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Shareholder value ‘may be wiped out’ as ATH faces uncertain future

ATH are Scotland's second-largest open cast mining company.

ATH are Scotland's second-largest open cast mining company.

  • by PERRY GOURLEY
 

THE future of ATH Resources, which employs more than 300 at its five Scottish open cast mines, was thrown into doubt yesterday after it called in Deloitte to look at options including restructuring or a sale of the business.

The company, which has blamed a slump in coal prices for its difficulties, warned that the level of its debts meant shareholders were likely to see the value of their stakes wiped out in any rescue move for the firm.

The news came just two weeks after Doncaster-headquartered company announced that it was in discussions with its key backers to secure support for a proposed refinancing plan.

Although it said yesterday that talks with parties – including its lenders – were continuing, it warned that “developments over the past week had led the directors to believe that the company is unlikely to attract the level of capital required to continue operating without a restructuring of the group”.

It Added: “Given the level of liabilities within the company, it is unlikely that shareholder value will be maintained following any possible restructuring.”

Major shareholders in the company, which employs 330 people at mines in Ayrshire, Dumfries and Galloway and Fife, and at its head office in Yorkshire, include Swedish value investor Peter Gyllenhammar. He is the largest investor in the company with a 20 per cent stake, while businessman William Paterson of Coatbridge-based group Patersons Quarries is also a major shareholder, with a stake of 8.52 per cent.

The company’s market value has plunged in recent years, from a high of more than £110 million in 2007 to just £550,000 yesterday. ATH, Scotland’s second-largest open cast miner, said Deloitte had been instructed to advise on “all restructuring options that may be available and to assist the board in considering the merit of any proposals from parties who may be interested in investing in or acquiring the business”. It will update the market on developments “in due course”.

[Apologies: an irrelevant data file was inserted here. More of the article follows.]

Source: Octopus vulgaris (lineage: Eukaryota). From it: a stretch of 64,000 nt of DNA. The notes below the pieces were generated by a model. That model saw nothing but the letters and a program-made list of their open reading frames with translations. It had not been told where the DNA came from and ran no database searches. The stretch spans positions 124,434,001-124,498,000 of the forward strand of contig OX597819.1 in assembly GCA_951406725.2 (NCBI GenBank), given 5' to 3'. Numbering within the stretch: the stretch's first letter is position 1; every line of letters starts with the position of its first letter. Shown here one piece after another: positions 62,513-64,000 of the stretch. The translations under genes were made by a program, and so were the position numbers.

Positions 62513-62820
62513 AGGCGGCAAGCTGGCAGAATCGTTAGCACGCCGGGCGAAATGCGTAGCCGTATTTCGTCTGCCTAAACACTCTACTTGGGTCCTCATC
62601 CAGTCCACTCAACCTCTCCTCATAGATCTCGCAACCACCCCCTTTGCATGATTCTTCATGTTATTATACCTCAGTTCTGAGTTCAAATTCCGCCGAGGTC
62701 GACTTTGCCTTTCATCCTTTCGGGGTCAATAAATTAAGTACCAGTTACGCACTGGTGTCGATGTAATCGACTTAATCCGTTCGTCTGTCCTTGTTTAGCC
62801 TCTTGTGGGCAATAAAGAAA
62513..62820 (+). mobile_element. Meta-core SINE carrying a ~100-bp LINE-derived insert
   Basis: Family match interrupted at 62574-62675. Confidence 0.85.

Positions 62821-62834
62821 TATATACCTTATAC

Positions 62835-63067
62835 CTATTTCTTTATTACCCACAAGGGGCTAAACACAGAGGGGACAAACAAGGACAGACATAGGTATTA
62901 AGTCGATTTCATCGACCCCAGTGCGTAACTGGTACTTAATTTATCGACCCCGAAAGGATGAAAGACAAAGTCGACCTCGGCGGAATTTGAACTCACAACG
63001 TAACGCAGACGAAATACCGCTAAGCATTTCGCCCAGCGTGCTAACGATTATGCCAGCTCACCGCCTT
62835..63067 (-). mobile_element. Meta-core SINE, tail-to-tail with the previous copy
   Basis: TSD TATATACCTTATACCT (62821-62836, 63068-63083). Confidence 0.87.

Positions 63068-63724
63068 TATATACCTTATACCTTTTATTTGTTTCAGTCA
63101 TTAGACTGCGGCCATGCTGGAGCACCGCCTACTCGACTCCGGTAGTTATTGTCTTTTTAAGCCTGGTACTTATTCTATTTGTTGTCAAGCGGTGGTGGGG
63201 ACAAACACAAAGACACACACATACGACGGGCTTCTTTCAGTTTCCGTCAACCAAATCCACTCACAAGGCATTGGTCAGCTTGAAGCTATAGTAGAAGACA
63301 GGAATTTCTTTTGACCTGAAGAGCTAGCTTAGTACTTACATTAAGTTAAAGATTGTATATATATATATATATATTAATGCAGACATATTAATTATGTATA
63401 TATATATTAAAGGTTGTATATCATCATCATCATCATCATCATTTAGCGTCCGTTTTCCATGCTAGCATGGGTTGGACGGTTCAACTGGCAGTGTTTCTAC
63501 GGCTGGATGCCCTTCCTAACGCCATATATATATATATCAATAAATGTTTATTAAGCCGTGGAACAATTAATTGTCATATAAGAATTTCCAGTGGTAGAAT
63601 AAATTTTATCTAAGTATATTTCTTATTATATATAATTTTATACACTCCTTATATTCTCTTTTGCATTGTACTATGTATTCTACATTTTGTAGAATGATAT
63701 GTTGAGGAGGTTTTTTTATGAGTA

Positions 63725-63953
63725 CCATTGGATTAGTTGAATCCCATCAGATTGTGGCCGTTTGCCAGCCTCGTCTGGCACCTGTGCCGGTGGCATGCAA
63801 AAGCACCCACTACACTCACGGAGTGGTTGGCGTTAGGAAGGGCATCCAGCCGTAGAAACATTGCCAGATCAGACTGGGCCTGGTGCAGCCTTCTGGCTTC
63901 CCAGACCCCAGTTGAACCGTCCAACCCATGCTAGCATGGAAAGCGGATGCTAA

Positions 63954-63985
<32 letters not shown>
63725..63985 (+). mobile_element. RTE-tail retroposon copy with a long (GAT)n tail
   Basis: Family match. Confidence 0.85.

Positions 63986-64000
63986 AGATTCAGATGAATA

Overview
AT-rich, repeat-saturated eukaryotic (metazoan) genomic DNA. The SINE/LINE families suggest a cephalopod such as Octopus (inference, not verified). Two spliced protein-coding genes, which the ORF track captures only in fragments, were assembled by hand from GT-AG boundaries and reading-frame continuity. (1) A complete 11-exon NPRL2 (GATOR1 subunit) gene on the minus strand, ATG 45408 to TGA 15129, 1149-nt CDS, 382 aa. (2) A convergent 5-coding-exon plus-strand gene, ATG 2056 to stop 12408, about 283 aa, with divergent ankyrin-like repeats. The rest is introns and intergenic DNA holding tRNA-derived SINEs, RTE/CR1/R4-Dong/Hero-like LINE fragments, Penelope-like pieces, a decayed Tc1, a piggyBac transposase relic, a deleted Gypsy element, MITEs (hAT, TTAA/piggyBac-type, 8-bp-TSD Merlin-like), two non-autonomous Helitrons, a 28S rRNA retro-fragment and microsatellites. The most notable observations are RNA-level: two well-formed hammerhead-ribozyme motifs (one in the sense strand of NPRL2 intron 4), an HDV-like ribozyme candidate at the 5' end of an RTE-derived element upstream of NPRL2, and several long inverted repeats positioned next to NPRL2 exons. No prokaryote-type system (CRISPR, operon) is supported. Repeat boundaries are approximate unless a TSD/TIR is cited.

Last year, the company entered takeover talks with an unnamed buyer that were eventually aborted. Energy and logistics group Hargreaves Services had been tipped as a likely suitor, although Scottish Resources Group, Scotland’s biggest open cast coal miner, was not understood to be interested.

Coal production of 1.6 million tonnes for the financial year to the end of September helped ATH cut its debts from £31m to £22m, but the company said it needed further improvements to fund the business beyond December.

The firm has also recently written off £2m due to issues at its Muir Dean site in Fife, where problems caused by old mine workings had reduced coal production and increased costs. It has also mothballed its Glenmuckloch site in Dumfries and Galloway after postponing a decision on whether to extend the site.

Earlier this month, ATH highlighted the impact of a slump in international coal prices which are some 30 per cent below that of the beginning of the financial year and said there was no “meaningful recovery” forecast in the medium term.

ATH reported an operating loss before exceptional items of £3.9m in the six months to 1 April against a profit of £1.7m in the same period last year. Shares closed down 52 per cent, or 1.5p, at 1.38p.

 

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